Why don’t the Oscars have alcohol?

It’s Time to Add Alcohol to the Academy Awards

It’s Time to Add Alcohol to the Academy Awards

The Hive
Collective wisdom.
Feb. 1 2012 4:21 PM

Intoxicate the Nominees

Let’s booze up the Oscars.

Drinking at the Oscars?
Give this woman a cocktail. It will liven up the Oscars.

Photograph by Kevork Djansezian/Getty Images. Photo illustration by Jenny Livengood.

During the Hive, we’re asking writers and editors from inside and outside Slate to present their ideas for improving the Oscars.

L.V. Anderson L.V. Anderson

L.V. Anderson is a former Slate associate editor.

If awards shows were work appointments, the Golden Globes would be an office cocktail party and the Oscars would be an overwrought PowerPoint presentation. The obvious reason for the discrepancy in tone between the two film industry mega-events is that the Golden Globes actually are a cocktail party: The Hollywood Foreign Press Association graciously serves its honorees food and plenty of drink during its ceremony, so the audience occasionally hears a slurred remark by a presenter or an off-color acceptance speech.

If the academy wants to lighten up the deadly solemnity that bogs down the Oscars every year, why not follow the Globes’ lead and serve alcohol during the ceremony? Give some unsung bartenders a moment in the spotlight by asking them to invent a new Official Oscar Cocktail each year, and serve it to everyone as they take their seats in the Kodak Theatre. (Release the recipe online in advance of the awards, too—the buzz, in both senses of the word, will be terrific.) Allow the nominees free rein to visit an open bar during commercial breaks and endless montages; God knows they could probably use something to ease their nerves. And hand a glass of champagne to winners as they take to the stage to accept their little gold men. It’s the highlight of your career—why not celebrate, for crying out loud?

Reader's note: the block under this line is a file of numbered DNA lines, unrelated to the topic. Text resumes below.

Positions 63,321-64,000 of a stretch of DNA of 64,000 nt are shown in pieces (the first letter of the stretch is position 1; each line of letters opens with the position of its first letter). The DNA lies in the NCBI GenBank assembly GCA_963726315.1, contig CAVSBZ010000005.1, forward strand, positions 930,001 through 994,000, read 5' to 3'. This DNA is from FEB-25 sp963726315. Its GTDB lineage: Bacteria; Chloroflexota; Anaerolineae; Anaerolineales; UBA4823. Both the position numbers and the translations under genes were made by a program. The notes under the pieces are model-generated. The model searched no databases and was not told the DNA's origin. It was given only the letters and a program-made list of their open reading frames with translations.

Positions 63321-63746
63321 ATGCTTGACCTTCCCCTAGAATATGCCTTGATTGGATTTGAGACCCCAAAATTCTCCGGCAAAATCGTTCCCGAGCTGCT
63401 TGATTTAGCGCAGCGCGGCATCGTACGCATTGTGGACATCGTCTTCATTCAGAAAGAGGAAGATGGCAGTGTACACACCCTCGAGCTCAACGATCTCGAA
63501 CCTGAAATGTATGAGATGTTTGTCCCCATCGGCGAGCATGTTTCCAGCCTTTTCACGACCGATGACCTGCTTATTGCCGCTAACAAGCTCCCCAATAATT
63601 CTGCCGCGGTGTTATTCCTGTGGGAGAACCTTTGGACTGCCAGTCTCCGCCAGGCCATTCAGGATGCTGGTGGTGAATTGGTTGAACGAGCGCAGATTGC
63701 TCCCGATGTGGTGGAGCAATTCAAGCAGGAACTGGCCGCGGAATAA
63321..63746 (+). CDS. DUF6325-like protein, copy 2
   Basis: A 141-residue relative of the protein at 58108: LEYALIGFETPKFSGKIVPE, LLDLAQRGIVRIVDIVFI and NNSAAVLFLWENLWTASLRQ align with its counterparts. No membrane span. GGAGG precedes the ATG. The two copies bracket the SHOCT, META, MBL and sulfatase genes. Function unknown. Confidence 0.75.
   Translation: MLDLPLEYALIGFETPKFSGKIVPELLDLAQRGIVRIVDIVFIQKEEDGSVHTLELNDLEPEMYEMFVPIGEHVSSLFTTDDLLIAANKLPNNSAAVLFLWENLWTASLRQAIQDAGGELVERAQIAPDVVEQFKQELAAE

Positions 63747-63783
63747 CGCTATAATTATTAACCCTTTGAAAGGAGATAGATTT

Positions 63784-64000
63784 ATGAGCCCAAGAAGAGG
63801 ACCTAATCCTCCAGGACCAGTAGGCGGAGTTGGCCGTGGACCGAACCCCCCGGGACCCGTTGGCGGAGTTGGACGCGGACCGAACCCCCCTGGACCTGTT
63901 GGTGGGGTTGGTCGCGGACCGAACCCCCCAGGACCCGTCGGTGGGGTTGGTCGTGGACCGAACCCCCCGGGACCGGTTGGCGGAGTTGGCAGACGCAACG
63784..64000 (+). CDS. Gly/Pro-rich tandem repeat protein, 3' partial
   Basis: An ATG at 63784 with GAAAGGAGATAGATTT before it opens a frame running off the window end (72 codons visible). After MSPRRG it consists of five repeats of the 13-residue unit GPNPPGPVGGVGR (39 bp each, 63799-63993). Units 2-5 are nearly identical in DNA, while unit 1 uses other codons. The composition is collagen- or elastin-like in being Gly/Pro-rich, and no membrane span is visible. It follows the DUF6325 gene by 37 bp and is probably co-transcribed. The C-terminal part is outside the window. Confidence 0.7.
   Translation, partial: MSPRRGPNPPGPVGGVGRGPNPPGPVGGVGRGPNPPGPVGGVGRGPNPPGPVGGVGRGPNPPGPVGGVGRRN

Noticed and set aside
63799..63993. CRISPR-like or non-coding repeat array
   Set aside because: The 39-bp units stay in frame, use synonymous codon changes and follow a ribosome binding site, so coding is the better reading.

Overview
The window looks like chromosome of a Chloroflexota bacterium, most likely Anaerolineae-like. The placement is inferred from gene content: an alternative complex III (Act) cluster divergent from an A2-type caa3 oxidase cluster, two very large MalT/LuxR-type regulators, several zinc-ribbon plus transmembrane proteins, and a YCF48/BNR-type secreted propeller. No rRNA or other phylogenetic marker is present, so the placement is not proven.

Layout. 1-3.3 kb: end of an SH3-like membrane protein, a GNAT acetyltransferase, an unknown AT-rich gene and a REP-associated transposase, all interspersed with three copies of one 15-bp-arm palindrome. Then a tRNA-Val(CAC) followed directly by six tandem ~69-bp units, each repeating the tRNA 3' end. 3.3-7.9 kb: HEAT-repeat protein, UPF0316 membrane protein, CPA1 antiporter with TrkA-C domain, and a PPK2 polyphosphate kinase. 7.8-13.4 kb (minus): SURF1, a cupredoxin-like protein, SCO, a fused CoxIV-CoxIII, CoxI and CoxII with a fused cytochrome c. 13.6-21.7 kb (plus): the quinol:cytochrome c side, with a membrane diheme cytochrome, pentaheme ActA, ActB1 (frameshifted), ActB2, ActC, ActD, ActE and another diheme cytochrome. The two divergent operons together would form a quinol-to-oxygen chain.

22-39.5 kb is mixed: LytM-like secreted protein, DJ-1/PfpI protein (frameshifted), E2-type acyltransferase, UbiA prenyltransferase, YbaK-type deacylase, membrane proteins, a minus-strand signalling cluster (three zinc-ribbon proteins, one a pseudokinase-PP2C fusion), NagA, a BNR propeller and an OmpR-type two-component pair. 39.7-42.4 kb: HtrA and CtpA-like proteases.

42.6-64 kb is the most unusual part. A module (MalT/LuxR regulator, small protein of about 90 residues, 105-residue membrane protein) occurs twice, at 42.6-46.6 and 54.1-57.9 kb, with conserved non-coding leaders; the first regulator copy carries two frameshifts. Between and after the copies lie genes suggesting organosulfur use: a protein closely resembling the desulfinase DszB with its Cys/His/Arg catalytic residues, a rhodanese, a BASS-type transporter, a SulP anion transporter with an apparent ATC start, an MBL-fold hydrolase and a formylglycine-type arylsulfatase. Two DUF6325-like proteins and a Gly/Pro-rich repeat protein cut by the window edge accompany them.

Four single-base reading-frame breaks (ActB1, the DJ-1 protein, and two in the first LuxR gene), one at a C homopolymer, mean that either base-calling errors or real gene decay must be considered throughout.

The poor Oscar attendees—most of whom care about only one or maybe two of the award categories—will rest a little less stiffly in their seats for the three-hour-plus duration of the ceremony.  The presenters will sound less as though they’re reciting the Pledge of Allegiance and more as though they’re actual human beings, with feelings and interests and everything. Best of all, viewers will watch knowing that any of the beautiful people onstage could slip, sob, swear, utter an impolite truth, confess an indiscretion, or foolishly dial an ex—all the things we little people do after a few drinks.

Anyway, it seems only fair to allow the actors, directors, and producers to drink during the ceremony. After all, we’ll certainly be drinking at home.

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